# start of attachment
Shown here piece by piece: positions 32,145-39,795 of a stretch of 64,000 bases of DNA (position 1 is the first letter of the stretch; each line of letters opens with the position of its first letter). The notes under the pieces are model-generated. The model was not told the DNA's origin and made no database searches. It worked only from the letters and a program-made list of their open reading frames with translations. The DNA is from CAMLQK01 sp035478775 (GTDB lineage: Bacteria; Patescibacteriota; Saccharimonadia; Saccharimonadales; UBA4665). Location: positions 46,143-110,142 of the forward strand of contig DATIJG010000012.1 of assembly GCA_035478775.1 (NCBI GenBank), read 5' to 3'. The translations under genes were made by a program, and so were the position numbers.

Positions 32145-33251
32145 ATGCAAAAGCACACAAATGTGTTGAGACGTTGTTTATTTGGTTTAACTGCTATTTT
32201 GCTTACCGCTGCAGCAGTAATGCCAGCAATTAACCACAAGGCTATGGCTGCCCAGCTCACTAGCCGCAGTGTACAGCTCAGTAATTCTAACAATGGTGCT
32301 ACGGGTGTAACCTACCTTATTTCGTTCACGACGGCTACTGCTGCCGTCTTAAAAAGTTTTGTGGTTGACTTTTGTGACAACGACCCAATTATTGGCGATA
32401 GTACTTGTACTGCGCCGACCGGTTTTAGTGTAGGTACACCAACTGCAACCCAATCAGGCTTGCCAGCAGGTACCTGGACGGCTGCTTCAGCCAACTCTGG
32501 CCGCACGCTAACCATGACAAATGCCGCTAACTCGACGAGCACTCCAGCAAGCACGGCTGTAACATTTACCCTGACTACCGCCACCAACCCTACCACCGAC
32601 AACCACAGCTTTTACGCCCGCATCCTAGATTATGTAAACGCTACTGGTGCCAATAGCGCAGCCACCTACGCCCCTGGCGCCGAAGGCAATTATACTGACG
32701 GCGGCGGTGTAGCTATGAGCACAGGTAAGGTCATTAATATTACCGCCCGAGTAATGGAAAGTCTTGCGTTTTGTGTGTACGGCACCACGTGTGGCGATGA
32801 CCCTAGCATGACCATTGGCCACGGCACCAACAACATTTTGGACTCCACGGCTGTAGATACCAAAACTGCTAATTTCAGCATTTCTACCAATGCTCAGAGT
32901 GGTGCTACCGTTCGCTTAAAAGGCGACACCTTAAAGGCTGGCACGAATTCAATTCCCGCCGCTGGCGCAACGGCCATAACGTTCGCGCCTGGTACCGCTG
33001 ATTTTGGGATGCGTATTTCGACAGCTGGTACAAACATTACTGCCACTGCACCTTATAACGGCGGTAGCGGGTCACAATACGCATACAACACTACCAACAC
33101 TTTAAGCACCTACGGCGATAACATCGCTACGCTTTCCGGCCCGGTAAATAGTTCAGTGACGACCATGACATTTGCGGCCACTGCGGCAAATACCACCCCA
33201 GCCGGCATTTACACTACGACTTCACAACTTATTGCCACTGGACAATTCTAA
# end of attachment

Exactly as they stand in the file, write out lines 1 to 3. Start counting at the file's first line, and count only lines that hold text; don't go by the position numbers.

Shown here piece by piece: positions 32,145-39,795 of a stretch of 64,000 bases of DNA (position 1 is the first letter of the stretch; each line of letters opens with the position of its first letter). The notes under the pieces are model-generated. The model was not told the DNA's origin and made no database searches. It worked only from the letters and a program-made list of their open reading frames with translations. The DNA is from CAMLQK01 sp035478775 (GTDB lineage: Bacteria; Patescibacteriota; Saccharimonadia; Saccharimonadales; UBA4665). Location: positions 46,143-110,142 of the forward strand of contig DATIJG010000012.1 of assembly GCA_035478775.1 (NCBI GenBank), read 5' to 3'. The translations under genes were made by a program, and so were the position numbers.

Positions 32145-33251
32145 ATGCAAAAGCACACAAATGTGTTGAGACGTTGTTTATTTGGTTTAACTGCTATTTT